The remains of 30 people were found up here were buried by the State of Israel with full military honors. We saw a first century Jewish Synagogue where old Bible scrolls were unearthed, including Ezekiel’s Valley of Dry Bone (Ezekiel 37). It was very possibly right in the Synagogue the decision was made among the leaders to choose death over slavery. We saw a storage cave for food and water.
The IDF used to hold their swearing in ceremonies here but they have since stopped because they want to celebrate life. At Masada a 2,000 year old date palm seed was found, planted and actually grew. This date palm was named Methuselah. It won’t ever bear fruit because it is a male and only female date palms can bear fruit.
The summit of Masada sits 190 feet (59 m) above sea level and about 1,500 feet (470 m) above the level of the Dead Sea. The mountain itself is 1950 feet (610 m) long, 650 feet (200 m) wide, 4,250 feet (1330 m) in circumference, and encompasses 23 acres. The “Snake Path” climbs 900 feet (280 m) in elevation. From the west, the difference in height is 225 feet (70 m).
Our next stop was the Qumran caves where the Dead Sea scrolls were found. On the way to Qumran we saw some baby ibex. The scrolls were found in July 1947. Eventually every book of the Hebrew Bible was found except for Esther which was possibly left out because God was not mentioned, and because it is seen to some as a beauty pageant that ended with a slaughter of gentiles. 50% of the Dead Sea Scrolls is completely identical to our Scriptures today while 50% contains minor differences but not impacting anything of a spiritual, ecclesiastical or eschatological nature.
10 miles south of Jericho, Qumran was on a “dead-end street” and provided a perfect location for the isolationist sect of the Essenes to live.
The site was excavated by Catholic priest Roland deVaux from 1953-56. More recent excavations of the site have taken place under the direction of Hanan Eshel.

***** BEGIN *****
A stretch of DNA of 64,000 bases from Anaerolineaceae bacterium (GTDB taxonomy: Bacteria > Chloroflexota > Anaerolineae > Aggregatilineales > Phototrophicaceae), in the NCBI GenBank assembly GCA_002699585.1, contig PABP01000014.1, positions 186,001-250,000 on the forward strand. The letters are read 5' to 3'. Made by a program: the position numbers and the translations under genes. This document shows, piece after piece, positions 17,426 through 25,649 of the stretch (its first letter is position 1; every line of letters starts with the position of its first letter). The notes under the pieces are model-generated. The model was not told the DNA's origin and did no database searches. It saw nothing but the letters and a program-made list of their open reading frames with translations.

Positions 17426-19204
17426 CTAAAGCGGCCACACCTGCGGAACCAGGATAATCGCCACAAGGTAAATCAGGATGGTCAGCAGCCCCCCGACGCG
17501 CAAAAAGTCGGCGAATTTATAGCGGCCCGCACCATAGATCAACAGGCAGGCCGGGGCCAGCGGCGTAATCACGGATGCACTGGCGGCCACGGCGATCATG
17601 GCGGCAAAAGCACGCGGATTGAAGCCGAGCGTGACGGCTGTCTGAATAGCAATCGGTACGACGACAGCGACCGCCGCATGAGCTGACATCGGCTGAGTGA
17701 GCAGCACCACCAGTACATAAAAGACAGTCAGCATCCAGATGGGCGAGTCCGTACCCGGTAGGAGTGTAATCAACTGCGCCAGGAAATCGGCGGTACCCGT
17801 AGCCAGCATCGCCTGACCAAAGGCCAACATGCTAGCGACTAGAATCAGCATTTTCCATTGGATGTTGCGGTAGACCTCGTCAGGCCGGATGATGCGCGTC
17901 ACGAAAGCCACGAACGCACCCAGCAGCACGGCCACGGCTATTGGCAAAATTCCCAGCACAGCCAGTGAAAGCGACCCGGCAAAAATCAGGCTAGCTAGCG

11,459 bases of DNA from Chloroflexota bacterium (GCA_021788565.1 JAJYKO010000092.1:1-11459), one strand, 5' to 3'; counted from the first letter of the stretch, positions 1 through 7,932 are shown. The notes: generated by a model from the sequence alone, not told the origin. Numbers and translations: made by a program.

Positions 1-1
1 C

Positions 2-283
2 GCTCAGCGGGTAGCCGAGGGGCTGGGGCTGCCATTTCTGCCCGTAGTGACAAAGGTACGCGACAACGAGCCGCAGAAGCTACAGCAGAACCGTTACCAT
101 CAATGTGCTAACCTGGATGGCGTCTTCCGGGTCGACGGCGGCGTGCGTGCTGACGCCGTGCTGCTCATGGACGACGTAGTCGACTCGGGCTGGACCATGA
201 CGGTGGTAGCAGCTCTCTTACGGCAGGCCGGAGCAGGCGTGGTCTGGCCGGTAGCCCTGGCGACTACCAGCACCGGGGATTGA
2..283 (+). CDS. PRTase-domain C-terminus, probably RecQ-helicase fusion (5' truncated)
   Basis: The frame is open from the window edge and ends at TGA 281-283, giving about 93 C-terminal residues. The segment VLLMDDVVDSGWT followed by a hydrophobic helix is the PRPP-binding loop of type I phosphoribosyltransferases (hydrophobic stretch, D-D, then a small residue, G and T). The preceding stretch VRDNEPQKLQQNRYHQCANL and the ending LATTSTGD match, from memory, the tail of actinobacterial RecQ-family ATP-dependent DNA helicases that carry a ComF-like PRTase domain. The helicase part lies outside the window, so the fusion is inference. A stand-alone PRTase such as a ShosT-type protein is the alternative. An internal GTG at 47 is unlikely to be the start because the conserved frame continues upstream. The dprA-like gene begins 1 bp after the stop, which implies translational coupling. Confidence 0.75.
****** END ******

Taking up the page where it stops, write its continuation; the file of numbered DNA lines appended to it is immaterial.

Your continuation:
Many went into the Dead Sea for a float. As I was walking toward the shore I could smell burgers cooking on a grill with the sound of Hall & Oates playing in the background. It felt more like the New Jersey shore than I remembered. There was shopping, food, little children running around. It’s hard to believe we were at the ancient Dead Sea!
As everyone was entering the water I notice an interesting sign right next to our swimming location. It warns people that there are landmines. That was rather interesting, to say the least.
We ended the day down at the Western Wall watching the Jewish people bring in the Sabbath. It was exciting to watch the joy and enthusiasm exhibited by the Jewish people who gathered to welcome the Sabbath. They sang, danced and prayed. They seemed so happy, it’s a shame that believers in Jesus don’t have the same kind of enthusiasm on the Lord’s day!
The Western Wall is the most holy place accessible to the Jewish people because of Muslim control of the Temple Mount. Known in recent centuries as the “Wailing Wall,” this was built by Herod the Great as the retaining wall of the Temple Mount complex. The plaza was created as an area for prayer when Israel captured the Old City in 1967. At times tens of thousands of people gather here for prayer.